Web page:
Over 150 US Election Apps Found to be Potentially Fraudulent

A new study in election apps has found that many posing as official, weren't at all, with serious security implications.

A new study has found that some of the apps that voters have used for election information may be potentially misleading, and even pose a security risk.

Android users were found to be the most at risk, with 95% of the offending apps on that platform.

Some of the apps were found to originate from countries with looser privacy regulations than the US.

Issues Discovered in Problem Apps

Of the 182 election apps scrutinised by cybersecurity firm RiskIQ, it was discovered that 152 were fraudulent or malicious. This means that although these apps claimed to be authorized by the government or state, they were nothing of the sort.

The report found that 87 of these fraudulent apps were based in the US, but many were found to be from countries with different standards of privacy regulation, such as China and Panama. While it’s relatively easy to raise complaints against the US-based apps, those from outside the US are likely to prove much more difficult to take action against and remove.

Only 1.2% of the fraudulent apps found originated from the main online stores such as Google Play or the Apple App store

The RiskIQ findings also reinforce the message that you should only download apps from the official store for your device. Only 1.2% of the fraudulent apps found originated from the main online stores such as Google Play or the Apple App store. The vast majority came from other sources, such as smaller app stores with poorer security measures.

Android users were found to be the most at risk from fraudulent election apps, with the platform attracting 95% of the fraudulent apps.

The end result of downloading one of these apps is that the user could be fed misinformation, potentially from foreign agents looking to disrupt democracy, or could even have their device compromised and their data stolen.

Identifying Malicious Apps

While these figures may seem alarming, with a little precaution, it’s possible to protect yourself, and your devices, from rogue apps like these.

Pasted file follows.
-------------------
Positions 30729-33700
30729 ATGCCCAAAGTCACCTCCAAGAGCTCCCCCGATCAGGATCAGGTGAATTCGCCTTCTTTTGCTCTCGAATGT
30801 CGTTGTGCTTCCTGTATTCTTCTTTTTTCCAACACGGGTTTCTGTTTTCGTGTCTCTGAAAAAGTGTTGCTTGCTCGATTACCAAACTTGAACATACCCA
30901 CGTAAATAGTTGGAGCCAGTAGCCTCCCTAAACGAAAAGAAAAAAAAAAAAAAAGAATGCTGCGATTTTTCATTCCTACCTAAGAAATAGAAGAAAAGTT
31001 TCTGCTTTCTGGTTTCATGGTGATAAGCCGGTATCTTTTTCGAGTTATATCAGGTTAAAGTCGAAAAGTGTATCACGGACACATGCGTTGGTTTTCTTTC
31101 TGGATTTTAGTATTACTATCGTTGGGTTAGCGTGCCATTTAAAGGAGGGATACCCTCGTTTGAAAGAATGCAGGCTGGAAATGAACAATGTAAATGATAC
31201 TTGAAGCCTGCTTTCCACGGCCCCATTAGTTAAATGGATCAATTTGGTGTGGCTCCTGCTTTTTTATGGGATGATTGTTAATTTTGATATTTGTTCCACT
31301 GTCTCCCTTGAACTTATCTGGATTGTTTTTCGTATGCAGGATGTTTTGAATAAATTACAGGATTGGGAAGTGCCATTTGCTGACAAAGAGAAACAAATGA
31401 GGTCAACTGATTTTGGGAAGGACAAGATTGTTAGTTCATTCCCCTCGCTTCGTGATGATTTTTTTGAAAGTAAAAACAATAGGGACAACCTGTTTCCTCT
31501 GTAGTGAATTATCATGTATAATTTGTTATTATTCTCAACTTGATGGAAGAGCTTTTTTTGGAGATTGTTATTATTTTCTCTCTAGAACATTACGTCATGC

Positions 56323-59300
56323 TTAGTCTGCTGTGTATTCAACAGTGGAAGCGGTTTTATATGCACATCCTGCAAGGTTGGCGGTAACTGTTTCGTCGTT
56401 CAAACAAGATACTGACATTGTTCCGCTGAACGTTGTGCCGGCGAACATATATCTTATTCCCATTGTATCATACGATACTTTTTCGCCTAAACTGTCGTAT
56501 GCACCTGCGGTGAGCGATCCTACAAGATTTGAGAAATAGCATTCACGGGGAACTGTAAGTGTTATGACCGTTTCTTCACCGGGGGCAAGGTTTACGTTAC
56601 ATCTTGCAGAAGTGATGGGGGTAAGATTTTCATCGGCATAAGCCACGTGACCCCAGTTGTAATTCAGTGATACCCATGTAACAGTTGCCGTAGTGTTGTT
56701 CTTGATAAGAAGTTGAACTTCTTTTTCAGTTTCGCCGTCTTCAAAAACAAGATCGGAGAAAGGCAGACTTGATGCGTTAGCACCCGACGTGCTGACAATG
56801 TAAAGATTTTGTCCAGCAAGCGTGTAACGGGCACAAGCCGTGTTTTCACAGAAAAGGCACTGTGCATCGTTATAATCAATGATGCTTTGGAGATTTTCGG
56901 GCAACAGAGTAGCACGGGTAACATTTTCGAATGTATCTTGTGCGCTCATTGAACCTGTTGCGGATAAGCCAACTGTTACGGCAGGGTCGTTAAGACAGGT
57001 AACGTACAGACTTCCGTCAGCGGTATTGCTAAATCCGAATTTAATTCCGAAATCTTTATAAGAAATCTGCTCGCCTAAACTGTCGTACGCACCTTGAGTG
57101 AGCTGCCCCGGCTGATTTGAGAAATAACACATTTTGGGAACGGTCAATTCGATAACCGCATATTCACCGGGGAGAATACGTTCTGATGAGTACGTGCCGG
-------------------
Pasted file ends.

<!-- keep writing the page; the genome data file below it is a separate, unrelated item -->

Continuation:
Only use the official app stores

As this study demonstrates, it’s much harder for malicious apps to exist on the official platforms such as Google Play or the Apple App store. There are tighter security regulations, and those that are found to have security issues are removed quickly. That’s not to say that these stores are infallible, but they are certainly the most secure place to download apps.

Check permissions

When you install an app for the first time, it’s likely that you will be asked to accept certain permissions. This is perfectly usual. However, keep an eye on exactly what the app wants to have access to. If you can, decline all permissions, but if the app states that it needs certain ones to operate, sense check the request. Don’t accept any permission requests that you don’t feel comfortable with.

Suspicious data usage

One of the giveaways of particularly aggressive malicious apps is that they can chew through your mobile data, as they steal your information. Check on how much data your apps are using. If you spot any that seem high, especially when not being used, treat with suspicion.

Check the App Developer on the Store

It always pays to do a little bit of your own research if you’re really not confident that an app is legitimate. All apps on the official app store (we’re only using official ones, remember?) will list the developer. Take a look at the other apps they provide, as well as a Google of the company, just to put your mind at rest.

Protecting Yourself Online

We live a large chunk of our lives online, and that’s never been truer than in the past year, with many of us working, socialising, shopping and entertaining ourselves using the internet more than ever before.

This increase in internet use hasn’t gone unnoticed by scammers and hackers, and there is evidence that we’re seeing more cyberattack than ever before. The FBI Cyber division has stated that complaints are up 400%, and Interpol has called the rise in cyberattacks on corporations and governments ‘alarming’.

Luckily, there are measures you can take to protect yourself when online. Anti-virus software can identify and stop any malicious viruses before they infiltrate your device. Another great method of online defence is a VPN. No longer the reserve of cyberpunk fiction, VPNs have become a valuable tool for any internet user. Some businesses are actually insisting that their workers use a VPN when connecting to their internal systems, aware of the level of protection that a VPN affords.

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Written by:
Jack is the Deputy Editor for Tech.co. He has over 15 years experience in publishing, having covered both consumer and business technology extensively, including both in print and online. Jack has also led on investigations on topical tech issues, from privacy to price gouging. He has a strong background in research-based content, working with organisations globally, and has also been a member of government advisory committees on tech matters.
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